Tory gave a forceful defence of his proposed "hybrid option" at the Empire Club in downtown Toronto on Monday, saying it was a compromise between tearing down the elevated expressway and maintaining it.
"My position is the most sensible one for the mayor of the entire city," he said, warning there would be division if either other option were to be implemented.
The debate on the future of the Gardiner Expressway is set for city hall on Wednesday. Tory said he wanted to avoid "endless debates" and said it would be unsafe to leave the roadway as is for too long.
"We find ourselves up against it now because we dithered and didn't make decisions," he said.
Congestion was a recurring theme with the mayor, who said he was elected to reduce traffic in Toronto. The hybrid option is predicted to have fewer traffic impacts during the construction phase, Tory said.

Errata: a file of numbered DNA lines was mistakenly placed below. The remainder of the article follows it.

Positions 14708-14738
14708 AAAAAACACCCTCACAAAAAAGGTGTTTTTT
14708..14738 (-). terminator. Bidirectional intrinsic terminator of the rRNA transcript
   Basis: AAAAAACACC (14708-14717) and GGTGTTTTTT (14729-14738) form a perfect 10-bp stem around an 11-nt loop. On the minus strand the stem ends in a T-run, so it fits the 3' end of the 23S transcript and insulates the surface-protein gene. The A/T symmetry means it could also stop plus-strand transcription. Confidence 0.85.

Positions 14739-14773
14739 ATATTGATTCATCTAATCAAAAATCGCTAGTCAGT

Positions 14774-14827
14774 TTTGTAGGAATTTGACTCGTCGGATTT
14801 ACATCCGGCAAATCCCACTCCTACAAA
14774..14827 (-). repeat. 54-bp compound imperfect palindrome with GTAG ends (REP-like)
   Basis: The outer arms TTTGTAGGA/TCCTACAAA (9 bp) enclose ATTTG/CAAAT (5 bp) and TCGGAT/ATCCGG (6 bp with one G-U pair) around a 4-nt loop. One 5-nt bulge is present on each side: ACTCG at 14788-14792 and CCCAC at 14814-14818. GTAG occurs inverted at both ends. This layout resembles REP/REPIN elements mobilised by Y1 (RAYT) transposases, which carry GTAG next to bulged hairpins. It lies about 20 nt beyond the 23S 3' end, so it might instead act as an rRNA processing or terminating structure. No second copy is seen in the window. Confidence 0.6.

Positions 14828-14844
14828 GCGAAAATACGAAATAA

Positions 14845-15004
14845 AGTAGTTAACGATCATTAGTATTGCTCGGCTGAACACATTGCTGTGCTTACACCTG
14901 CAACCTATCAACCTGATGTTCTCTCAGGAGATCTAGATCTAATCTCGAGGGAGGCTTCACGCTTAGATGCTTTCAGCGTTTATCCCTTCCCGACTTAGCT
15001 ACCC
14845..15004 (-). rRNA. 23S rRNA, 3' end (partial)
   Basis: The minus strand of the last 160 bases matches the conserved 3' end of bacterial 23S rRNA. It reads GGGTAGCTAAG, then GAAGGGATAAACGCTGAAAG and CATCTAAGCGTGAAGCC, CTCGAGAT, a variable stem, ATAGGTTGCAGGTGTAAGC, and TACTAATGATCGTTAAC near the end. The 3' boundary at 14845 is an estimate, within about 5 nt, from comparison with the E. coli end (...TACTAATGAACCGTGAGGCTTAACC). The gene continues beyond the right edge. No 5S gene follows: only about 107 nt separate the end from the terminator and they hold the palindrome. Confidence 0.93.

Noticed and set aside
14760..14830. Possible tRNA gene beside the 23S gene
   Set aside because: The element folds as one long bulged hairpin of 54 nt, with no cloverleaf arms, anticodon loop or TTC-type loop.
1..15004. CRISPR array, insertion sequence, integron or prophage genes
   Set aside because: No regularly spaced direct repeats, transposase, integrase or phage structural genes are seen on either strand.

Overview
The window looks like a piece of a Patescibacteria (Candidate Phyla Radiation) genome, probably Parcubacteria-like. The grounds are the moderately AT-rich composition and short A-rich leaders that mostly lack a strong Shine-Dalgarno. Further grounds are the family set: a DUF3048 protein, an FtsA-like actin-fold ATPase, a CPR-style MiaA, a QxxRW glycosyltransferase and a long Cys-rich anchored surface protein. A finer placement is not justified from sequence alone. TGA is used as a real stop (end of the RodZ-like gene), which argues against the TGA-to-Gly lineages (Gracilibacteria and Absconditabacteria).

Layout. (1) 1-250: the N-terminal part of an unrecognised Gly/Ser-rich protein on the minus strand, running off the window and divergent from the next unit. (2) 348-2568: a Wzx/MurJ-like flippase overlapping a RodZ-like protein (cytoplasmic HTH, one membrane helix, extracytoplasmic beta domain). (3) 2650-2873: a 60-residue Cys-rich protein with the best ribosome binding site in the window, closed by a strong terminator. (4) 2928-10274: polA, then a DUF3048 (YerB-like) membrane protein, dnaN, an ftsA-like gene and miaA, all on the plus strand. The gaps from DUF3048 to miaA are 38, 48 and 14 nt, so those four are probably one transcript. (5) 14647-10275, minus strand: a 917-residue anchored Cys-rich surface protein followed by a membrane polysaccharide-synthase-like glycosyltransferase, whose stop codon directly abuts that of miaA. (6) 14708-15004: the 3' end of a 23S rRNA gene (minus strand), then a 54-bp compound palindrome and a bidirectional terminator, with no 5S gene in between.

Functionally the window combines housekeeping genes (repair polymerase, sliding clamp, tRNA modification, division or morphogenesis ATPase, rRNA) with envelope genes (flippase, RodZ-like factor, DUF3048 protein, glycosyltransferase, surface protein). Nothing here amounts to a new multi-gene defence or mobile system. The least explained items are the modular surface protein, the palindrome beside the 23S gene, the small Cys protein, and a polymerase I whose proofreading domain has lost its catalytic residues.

He said the traffic congestion times were too high with tearing down the Gardiner. He said a boulevard-style option would add 10 minutes to commute times — though that figure does not come from the city.
Tory also emphasized the idea that cities can thrive with elevated expressways. He mentioned London, New York, Philadelphia and other cities as examples of well-planned expressways. He showed artists' renderings of green space in and around the renovated Gardiner to show how it can co-exist with his vision of the city.
The cost for the hybrid option is estimated to be $336 million. Tearing down the Gardiner Expressway is expected to cost $240 million.